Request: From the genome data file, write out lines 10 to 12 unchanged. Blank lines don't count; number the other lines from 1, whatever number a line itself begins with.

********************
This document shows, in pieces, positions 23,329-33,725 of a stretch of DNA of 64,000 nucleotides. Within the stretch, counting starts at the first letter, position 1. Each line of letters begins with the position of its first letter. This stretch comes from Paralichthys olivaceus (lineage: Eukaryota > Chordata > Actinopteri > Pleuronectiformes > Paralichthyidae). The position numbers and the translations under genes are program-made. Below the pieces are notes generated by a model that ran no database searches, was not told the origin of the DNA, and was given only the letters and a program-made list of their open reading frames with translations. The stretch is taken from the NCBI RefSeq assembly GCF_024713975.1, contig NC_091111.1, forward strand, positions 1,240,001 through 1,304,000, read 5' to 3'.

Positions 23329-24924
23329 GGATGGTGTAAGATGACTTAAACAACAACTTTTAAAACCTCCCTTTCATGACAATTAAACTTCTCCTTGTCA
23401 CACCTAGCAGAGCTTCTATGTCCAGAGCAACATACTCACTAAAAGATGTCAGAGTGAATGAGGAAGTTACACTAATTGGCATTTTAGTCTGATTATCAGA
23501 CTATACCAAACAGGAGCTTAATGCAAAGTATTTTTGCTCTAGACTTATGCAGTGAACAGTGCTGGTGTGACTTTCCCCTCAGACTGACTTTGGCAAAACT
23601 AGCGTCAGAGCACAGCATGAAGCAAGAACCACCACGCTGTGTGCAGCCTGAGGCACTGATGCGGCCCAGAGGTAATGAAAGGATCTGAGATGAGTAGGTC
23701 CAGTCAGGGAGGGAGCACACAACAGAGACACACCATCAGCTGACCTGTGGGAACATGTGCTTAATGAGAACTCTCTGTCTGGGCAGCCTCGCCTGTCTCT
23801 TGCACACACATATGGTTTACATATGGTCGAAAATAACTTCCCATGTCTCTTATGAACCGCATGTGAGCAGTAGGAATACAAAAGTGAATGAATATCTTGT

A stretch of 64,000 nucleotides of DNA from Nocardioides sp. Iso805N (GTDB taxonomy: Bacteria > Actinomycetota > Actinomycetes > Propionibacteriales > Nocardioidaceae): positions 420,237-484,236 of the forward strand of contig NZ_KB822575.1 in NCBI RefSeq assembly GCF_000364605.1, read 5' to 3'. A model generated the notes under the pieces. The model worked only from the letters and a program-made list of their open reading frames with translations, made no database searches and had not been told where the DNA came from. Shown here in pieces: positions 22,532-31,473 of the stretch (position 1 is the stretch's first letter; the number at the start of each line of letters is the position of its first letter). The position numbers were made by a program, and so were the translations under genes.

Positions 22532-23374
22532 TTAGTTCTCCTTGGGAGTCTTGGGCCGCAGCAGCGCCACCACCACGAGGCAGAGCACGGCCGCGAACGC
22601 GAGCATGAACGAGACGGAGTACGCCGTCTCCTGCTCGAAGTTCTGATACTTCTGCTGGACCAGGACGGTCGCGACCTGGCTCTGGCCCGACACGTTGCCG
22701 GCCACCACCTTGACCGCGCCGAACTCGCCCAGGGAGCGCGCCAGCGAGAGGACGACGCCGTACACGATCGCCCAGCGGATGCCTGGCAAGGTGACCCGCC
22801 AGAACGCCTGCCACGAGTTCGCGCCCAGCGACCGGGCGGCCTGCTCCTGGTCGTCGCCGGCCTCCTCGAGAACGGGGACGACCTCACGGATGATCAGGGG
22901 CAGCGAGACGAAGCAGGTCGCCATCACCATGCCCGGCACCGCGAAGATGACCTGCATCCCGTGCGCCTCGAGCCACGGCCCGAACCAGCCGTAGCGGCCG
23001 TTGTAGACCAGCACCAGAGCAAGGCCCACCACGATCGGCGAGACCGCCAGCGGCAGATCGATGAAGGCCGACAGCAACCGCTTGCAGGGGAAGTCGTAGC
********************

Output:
Positions 22532-23374
22532 TTAGTTCTCCTTGGGAGTCTTGGGCCGCAGCAGCGCCACCACCACGAGGCAGAGCACGGCCGCGAACGC
22601 GAGCATGAACGAGACGGAGTACGCCGTCTCCTGCTCGAAGTTCTGATACTTCTGCTGGACCAGGACGGTCGCGACCTGGCTCTGGCCCGACACGTTGCCG